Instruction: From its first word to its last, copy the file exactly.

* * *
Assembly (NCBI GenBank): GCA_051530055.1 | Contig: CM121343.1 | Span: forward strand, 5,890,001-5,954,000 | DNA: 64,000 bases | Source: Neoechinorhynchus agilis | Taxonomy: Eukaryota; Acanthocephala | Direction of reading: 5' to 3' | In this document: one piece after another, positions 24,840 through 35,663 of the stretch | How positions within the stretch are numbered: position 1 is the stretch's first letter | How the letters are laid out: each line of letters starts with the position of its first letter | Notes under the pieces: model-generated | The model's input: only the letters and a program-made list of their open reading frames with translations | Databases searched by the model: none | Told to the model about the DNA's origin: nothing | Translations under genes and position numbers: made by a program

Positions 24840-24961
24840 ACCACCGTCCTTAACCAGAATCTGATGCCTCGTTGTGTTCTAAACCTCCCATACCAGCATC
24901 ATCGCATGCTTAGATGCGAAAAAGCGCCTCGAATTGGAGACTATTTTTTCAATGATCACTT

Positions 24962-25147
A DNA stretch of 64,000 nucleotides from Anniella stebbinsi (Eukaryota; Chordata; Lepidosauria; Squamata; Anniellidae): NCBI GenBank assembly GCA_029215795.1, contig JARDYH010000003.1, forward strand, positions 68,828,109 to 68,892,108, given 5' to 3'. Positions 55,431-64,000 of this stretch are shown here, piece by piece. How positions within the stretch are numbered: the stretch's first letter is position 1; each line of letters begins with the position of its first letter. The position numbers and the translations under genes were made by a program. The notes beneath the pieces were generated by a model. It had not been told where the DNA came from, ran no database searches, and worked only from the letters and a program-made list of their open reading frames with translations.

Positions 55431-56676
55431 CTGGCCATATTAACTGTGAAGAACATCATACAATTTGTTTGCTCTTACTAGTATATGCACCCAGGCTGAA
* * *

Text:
Assembly (NCBI GenBank): GCA_051530055.1 | Contig: CM121343.1 | Span: forward strand, 5,890,001-5,954,000 | DNA: 64,000 bases | Source: Neoechinorhynchus agilis | Taxonomy: Eukaryota; Acanthocephala | Direction of reading: 5' to 3' | In this document: one piece after another, positions 24,840 through 35,663 of the stretch | How positions within the stretch are numbered: position 1 is the stretch's first letter | How the letters are laid out: each line of letters starts with the position of its first letter | Notes under the pieces: model-generated | The model's input: only the letters and a program-made list of their open reading frames with translations | Databases searched by the model: none | Told to the model about the DNA's origin: nothing | Translations under genes and position numbers: made by a program

Positions 24840-24961
24840 ACCACCGTCCTTAACCAGAATCTGATGCCTCGTTGTGTTCTAAACCTCCCATACCAGCATC
24901 ATCGCATGCTTAGATGCGAAAAAGCGCCTCGAATTGGAGACTATTTTTTCAATGATCACTT

Positions 24962-25147
A DNA stretch of 64,000 nucleotides from Anniella stebbinsi (Eukaryota; Chordata; Lepidosauria; Squamata; Anniellidae): NCBI GenBank assembly GCA_029215795.1, contig JARDYH010000003.1, forward strand, positions 68,828,109 to 68,892,108, given 5' to 3'. Positions 55,431-64,000 of this stretch are shown here, piece by piece. How positions within the stretch are numbered: the stretch's first letter is position 1; each line of letters begins with the position of its first letter. The position numbers and the translations under genes were made by a program. The notes beneath the pieces were generated by a model. It had not been told where the DNA came from, ran no database searches, and worked only from the letters and a program-made list of their open reading frames with translations.

Positions 55431-56676
55431 CTGGCCATATTAACTGTGAAGAACATCATACAATTTGTTTGCTCTTACTAGTATATGCACCCAGGCTGAA